Thursday, February 07, 2008
Republican America vs. Conservative "Legal Talent"
Today's news about Romney's withdrawal from the presidential race reminds me of this earlier post on the VC, which noted the large number of prominent conservative lawyers, both academics and cause-oriented lawyers in public and quasi-public positions, who had supported Romney. It also noted that a substantial number of prominent conservative lawyers, including a number of VC contributors, had been Thompson supporters.
Why did so many of these right-leaning legal talents bet on the wrong horse? We could draw a number of conclusions from this, ranging from the laudatory (they're principled, and supported their favorite candidate regardless of his chances of winning the nomination), to the practical (they're conservative establishmentarians who ultimately supported candidates who were likely to maintain the whole profitable infrastructure -- i.e., anyone but McCain), to the less complimentary (they're lousy at politics!).
I think some measure of all three guesses is probably right, although I suspect the first two reasons are the most likely in most cases. But the lesson I really would like to take away, and I think it's accurate, is this: conservative legal academics are no more representative of the views or sensibilities of "regular Americans," whatever they may be, than liberal legal academics are. The legal academy may be increasingly politically diverse, but it is no more representative than it ever has been.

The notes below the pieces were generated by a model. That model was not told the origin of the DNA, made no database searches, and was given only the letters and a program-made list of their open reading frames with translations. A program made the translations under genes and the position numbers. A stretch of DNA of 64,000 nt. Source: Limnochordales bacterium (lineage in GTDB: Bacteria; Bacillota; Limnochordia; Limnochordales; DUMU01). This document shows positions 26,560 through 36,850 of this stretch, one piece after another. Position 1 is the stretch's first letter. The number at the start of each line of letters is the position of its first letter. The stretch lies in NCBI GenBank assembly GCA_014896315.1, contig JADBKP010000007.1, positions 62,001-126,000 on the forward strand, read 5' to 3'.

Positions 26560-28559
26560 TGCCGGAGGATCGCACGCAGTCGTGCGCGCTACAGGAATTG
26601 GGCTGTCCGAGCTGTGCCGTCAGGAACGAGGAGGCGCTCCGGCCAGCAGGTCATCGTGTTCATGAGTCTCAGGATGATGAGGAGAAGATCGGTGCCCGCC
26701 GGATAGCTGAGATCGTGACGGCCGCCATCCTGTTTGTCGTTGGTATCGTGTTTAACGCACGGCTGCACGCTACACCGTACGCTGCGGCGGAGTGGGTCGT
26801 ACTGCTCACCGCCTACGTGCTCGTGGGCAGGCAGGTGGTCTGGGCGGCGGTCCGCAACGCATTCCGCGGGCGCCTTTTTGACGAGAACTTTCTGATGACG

Some caveats apply. A number of the VC crew actually swung their support to McCain, so I am hardly saying that every conservative legal talent supported losing candidates. I am also not making any normative statement about which candidate one ought to support, in either party. And I would note that although the liberal legal establishment probably mostly swung to Obama or Clinton this time around, and thus wasn't out of the popular Democratic "mainstream," their choices were easier than those facing the Republicans. (And Prawfs still had a Biden supporter!) I still think my boldfaced conclusion is about right, though.
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I'm still going with the theory that individuals are smart, people are stupid. And I miss Fred.
Posted by: Blatt | Feb 7, 2008 2:06:50 PM
"Why did so many of these right-leaning legal talents bet on the wrong horse?"
I don't think supporting a candidate is really much like betting on a horse. If I were betting on who will win, I'd defer to the Intrade markets. But that's not how I'd choose whom to support.
Posted by: Chris | Feb 7, 2008 2:10:04 PM
Where can I find a copy of the speech that Matt Romney made today when he bowed out of the race?
Posted by: Ellen | Feb 7, 2008 10:38:00 PM
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